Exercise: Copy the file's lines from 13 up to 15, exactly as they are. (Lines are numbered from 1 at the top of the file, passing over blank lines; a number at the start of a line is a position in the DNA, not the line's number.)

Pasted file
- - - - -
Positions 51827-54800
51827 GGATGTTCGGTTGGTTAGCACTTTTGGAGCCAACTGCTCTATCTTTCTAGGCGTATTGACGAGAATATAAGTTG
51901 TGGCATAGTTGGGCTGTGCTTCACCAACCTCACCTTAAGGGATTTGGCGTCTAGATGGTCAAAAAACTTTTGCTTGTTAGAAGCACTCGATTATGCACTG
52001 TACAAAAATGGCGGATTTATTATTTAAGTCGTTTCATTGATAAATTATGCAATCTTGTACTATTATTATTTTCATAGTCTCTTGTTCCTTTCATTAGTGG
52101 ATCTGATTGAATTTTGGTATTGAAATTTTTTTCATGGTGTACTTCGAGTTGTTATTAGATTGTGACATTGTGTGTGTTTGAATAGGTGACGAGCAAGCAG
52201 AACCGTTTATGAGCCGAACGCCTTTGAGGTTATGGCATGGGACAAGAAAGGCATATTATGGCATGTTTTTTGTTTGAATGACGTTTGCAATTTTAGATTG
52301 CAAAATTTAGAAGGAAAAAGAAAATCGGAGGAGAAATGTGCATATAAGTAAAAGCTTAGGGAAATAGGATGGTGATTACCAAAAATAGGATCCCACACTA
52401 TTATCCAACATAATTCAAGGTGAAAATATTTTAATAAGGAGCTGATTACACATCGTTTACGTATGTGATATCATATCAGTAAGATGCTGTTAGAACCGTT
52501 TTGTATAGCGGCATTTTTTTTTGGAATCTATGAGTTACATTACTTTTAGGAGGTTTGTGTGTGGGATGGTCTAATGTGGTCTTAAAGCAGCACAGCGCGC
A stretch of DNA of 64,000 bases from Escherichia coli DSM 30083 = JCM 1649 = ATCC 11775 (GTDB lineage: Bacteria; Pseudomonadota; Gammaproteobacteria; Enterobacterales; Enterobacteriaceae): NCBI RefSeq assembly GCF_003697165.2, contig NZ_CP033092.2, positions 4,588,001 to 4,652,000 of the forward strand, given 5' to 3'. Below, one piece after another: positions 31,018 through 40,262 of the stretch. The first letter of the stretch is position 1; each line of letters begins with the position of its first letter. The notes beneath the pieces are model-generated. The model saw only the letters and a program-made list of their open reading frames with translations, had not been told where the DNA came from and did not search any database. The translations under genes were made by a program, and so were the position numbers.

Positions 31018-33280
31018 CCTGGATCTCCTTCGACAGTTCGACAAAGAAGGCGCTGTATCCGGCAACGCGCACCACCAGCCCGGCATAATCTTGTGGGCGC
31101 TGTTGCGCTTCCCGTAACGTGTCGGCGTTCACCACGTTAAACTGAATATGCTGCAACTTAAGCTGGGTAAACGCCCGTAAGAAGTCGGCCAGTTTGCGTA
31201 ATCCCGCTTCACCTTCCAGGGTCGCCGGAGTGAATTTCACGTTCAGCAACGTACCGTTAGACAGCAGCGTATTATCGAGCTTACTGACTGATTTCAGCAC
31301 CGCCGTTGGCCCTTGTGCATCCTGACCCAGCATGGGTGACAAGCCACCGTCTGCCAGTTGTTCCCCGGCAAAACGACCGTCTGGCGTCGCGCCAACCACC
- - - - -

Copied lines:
31101 TGTTGCGCTTCCCGTAACGTGTCGGCGTTCACCACGTTAAACTGAATATGCTGCAACTTAAGCTGGGTAAACGCCCGTAAGAAGTCGGCCAGTTTGCGTA
31201 ATCCCGCTTCACCTTCCAGGGTCGCCGGAGTGAATTTCACGTTCAGCAACGTACCGTTAGACAGCAGCGTATTATCGAGCTTACTGACTGATTTCAGCAC
31301 CGCCGTTGGCCCTTGTGCATCCTGACCCAGCATGGGTGACAAGCCACCGTCTGCCAGTTGTTCCCCGGCAAAACGACCGTCTGGCGTCGCGCCAACCACC